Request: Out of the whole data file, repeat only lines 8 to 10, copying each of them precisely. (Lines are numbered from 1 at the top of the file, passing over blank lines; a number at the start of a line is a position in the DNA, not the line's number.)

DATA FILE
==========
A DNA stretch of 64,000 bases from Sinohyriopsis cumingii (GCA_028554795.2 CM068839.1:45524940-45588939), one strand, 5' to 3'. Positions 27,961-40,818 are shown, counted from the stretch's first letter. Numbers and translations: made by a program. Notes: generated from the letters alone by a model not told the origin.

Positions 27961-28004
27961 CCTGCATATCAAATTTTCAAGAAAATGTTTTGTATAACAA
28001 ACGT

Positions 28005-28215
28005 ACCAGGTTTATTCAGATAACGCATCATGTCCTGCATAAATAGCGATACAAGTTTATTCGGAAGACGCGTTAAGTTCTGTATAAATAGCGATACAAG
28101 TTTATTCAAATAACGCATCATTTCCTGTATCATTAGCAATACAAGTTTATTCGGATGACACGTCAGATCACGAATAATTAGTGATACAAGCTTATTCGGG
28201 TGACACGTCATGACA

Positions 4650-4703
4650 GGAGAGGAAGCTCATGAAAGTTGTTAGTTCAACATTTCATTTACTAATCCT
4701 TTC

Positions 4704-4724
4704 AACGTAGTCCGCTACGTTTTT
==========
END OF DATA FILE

28201 TGACACGTCATGACA

Positions 4650-4703
4650 GGAGAGGAAGCTCATGAAAGTTGTTAGTTCAACATTTCATTTACTAATCCT